2009 Program News

10/19/09: Class Sessions Excite Discussion Among ICECP Coaches

discNo student wants to be lectured to for an entire day. Especially when they are in class for upwards of eight hours a day and even more so when those days span from mid-Sept to the end of Oct.

As national-level coaches and qualified experts in their own right, each ICECP coach brings a wealth of knowledge, opinion and experience to the table. And at both the University of Delaware and the US Olympic Training Center, presenters recognize and embrace that.

With every topic presented comes a flurry of questions, personal experiences, opinions and discussion. Nearly every guest lecturer has invoked conversation between themselves and the participants.

At UD, several sessions especially excited the participation of the coaches. Dr. Kristine Clark’s sport nutrition presentation was a veritable back-and-forth of situation- and sport- specific questions that lasted well over three hours. Talks on strength training in adolescents and long-term athlete development also raised the level of interaction in the classroom.

That interaction took the lecturing out of the presentations and made them even more beneficial by addressing specific concerns.

Practical sessions at UD also got the coaches’ brains firing on all cylinders. Weight room sessions on strength and conditioning and the prevention of low back injuries allowed the coaches to try out new techniques first-hand and get sport-specific help.

After their apprenticeships, the coaches returned to the classroom upon arriving at the USOTC. From the start, they have involved themselves in the class sessions by not just listening and taking notes, but sharing and exploring.

Along with questions relative to their sport or teams, they share stories from their experiences. Nearly every coach in the program has brought a topic-related experience into discussion during a presentation.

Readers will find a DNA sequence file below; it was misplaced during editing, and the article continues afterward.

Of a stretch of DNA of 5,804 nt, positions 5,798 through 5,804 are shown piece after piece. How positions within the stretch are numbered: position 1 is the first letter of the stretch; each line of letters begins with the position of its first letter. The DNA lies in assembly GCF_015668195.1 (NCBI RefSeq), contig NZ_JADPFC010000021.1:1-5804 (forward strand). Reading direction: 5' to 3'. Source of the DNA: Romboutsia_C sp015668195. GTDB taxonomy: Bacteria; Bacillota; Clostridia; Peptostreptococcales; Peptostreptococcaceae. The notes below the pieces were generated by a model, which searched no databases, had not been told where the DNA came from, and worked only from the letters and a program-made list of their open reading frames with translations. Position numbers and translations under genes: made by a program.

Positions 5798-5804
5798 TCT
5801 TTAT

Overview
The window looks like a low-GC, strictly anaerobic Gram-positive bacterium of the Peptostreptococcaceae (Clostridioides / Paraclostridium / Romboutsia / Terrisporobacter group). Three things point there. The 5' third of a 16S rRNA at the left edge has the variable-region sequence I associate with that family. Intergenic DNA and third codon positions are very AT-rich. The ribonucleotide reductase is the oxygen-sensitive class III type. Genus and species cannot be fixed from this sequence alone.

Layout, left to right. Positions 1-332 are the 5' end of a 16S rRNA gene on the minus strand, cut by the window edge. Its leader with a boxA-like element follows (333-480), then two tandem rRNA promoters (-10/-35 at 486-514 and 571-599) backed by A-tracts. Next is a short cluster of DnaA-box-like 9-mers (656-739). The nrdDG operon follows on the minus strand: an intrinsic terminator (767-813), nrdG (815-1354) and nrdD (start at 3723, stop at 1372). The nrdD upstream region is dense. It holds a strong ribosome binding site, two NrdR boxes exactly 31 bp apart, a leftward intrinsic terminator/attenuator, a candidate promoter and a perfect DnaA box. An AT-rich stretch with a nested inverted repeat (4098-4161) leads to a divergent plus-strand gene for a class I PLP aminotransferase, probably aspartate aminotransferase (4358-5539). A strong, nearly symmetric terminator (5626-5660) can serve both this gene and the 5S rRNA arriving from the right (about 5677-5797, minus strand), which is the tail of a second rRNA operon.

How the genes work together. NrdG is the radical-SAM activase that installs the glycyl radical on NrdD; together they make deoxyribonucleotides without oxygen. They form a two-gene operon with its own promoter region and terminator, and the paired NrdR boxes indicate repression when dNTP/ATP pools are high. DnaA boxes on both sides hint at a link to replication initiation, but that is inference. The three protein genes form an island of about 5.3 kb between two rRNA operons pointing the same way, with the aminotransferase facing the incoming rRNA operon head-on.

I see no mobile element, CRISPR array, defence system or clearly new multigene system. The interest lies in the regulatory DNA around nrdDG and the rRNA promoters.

This sharing allows the coaches to learn from one another. They see how to handle similar situations, how they can act differently and what to do in case something like what they hear about happens to them. They are also learning from different sports and points of view, allowing them to become more knowledgeable and well-rounded as sport administrators in their national federations and Olympic committees.

When Sean McCann and Kirsten Peterson, both senior sport psychologists in the USOC Sport Performance division, presented on motivation and mental preparation for athletes and coaches, it invoked some serious discussion in the classroom and out of it.

At the start of McCann’s presentation he welcomed questions and discussion from the participants, as every guest lecturer has. He also invited the coaches to disagree with him and share their own opinion and experiences.

Throughout his presentation, the coaches shared their personal sport stories and feelings on athlete mdiscotivation and the use of sport psychology. They shared what worked for them and through interaction, learned new techniques that they can apply directly to their situations.

Some of the points made in those discussions riled up intense conversation amongst the class’ attendees outside the classroom as well. Nabil Elalem (the technical director of judo in Libya), Michael Faddoul (the national junior boxing coach in Dominica), Ernest Selva (a competitor in vale tudo, which is similar to mixed martial arts) and Matt Volpe (a former collegiate wrestler) had an hour-long discussion on sportsmanship, motivation and personal experiences in combat sports.

The discussion and interaction that each presentation creates among the participants has been “the most important thing,” said Ian Weithers, Barbados’ national judo senior team head coach, while at UD.  “After each lecture, we had group discussions about what was happening in each others’ countries related to that topic.”